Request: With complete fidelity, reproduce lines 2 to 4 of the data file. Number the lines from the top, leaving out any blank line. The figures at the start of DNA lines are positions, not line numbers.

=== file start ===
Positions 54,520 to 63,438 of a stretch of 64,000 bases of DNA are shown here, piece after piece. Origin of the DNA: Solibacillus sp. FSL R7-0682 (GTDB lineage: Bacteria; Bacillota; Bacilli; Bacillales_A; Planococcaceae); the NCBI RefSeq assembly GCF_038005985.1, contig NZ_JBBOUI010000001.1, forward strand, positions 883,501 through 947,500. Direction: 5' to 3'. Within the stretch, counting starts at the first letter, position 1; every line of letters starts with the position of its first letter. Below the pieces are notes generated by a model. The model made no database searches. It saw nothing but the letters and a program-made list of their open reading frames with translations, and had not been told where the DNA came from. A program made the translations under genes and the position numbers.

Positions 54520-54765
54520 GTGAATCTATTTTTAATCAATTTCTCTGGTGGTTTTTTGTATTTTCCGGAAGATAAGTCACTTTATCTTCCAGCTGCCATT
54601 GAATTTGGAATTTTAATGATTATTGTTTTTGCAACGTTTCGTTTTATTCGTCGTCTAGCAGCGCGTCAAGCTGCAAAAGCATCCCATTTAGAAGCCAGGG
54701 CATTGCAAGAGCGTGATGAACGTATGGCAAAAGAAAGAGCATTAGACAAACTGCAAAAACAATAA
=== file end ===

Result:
Positions 54520-54765
54520 GTGAATCTATTTTTAATCAATTTCTCTGGTGGTTTTTTGTATTTTCCGGAAGATAAGTCACTTTATCTTCCAGCTGCCATT
54601 GAATTTGGAATTTTAATGATTATTGTTTTTGCAACGTTTCGTTTTATTCGTCGTCTAGCAGCGCGTCAAGCTGCAAAAGCATCCCATTTAGAAGCCAGGG